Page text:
This is the theme for this week's Weekly Adoption Shout Out but, a bit like when I posted about Play, it's hard to isolate a transition in Baby Spouse's life.
Other friends - parents of adopted and birth children - talk about transitions meaning changes of school and carer, I'm guessing moving house, that sort of thing. Obviously moving to a foster carer or an adoptive family would be under this heading too.
But I see Baby Spouse transitioning multiple times a day. This afternoon he woke up from his nap and yelled something approximating to "I'M AWAKE AND THIS IS WRONG". Every day when we go to nursery he has to adjust. He had three weeks off over Easter (it would normally be two but he was in hospital before that) and he was pretty upset when he went back. I was very pleased to hear he'd been clinging to his carer for most of the day - it means he knows she's safe. He's also only just started to get excited when I get his coat out, because he's worked out it means he's going somewhere, potentially exciting (rather than being grumpy becaOther friends - parents of adopted and birth children - talk about transitions meaning changes of school and carer, I'm guessing moving house, that sort of thing.
Sadly, although we know his nursery is great, we are looking for somewhere else. The combination of location (near my work, not near home or the station that Mr Spouse commutes from), and hours (very short) and flexibility (never able to switch days) means I've been having to turn down important work travel - even just short overnight trips or long days - as only I can practically drop him off in the mornings.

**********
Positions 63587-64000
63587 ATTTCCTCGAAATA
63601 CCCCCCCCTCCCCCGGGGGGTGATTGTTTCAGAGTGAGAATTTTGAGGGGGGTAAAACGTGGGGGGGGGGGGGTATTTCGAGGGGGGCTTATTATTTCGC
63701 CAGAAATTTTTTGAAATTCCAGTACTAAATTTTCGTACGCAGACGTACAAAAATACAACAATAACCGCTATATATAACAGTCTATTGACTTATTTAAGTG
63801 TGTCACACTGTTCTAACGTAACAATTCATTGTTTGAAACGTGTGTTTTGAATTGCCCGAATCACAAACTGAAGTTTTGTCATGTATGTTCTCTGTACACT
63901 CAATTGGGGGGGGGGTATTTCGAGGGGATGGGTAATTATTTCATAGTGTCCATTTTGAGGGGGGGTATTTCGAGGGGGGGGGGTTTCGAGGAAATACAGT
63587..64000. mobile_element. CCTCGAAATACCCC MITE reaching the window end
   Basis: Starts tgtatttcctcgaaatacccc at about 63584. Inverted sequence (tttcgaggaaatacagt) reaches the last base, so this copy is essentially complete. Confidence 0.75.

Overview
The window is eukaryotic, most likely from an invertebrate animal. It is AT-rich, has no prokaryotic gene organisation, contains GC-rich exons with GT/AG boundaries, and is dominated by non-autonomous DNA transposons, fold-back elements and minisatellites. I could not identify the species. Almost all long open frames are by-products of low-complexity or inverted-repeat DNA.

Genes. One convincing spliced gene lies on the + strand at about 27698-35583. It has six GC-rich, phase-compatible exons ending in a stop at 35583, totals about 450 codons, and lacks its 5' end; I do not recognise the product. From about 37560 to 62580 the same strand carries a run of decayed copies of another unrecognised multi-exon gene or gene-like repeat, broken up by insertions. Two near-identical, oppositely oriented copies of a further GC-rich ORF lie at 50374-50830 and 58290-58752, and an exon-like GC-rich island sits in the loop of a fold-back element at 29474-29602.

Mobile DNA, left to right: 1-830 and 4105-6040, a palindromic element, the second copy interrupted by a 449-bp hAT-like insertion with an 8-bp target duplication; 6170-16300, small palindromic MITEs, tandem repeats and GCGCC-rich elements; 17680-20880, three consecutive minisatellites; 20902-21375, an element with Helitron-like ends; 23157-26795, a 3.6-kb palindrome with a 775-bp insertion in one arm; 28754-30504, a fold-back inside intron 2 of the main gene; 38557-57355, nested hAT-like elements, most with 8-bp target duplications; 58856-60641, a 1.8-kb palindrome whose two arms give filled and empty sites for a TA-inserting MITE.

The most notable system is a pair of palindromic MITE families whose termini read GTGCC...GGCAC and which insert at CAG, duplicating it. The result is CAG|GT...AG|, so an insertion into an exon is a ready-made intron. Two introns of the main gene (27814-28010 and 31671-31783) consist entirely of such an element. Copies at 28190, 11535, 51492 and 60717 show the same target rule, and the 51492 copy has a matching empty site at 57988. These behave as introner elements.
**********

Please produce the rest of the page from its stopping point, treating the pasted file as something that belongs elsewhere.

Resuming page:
Baby Spouse would have to change keyworkers at the end of the year anyway, but the nursery is lovely otherwise, so I am a bit sad to be thinking of taking him out. However I have had a clever idea, to see if he'd cope with some days at nursery and some with a childminder. I think we'd prefer to use a childminder for after school care if we need it in the future, anyway. So I'm crossing my fingers and going to do some ringing round later today or tomorrow. I didn't think they'd appreciate a daytime call today on the last day of the school holidays.
But in my "are they completely mad" mode commenting on adoption practice, I gather from other adopters of fairly young babies that the standard approach is to have a fairly short period of introductions (where adopters meet children first in their foster carers' home and then transitioning to their own home). I also know that adopters have fought - usually unsuccessfully - to have informal meetings before introductions, even where they are already parents of a biological sibling of a new child. Answer this question with your sensible hat on: who is a newly adopted baby going to feel safe with? Someone they've known for a couple of months and have seen at least weekly, and who has been caring for them daily for weeks? Or someone they met last week and who more or less immediately leapt into the parent role?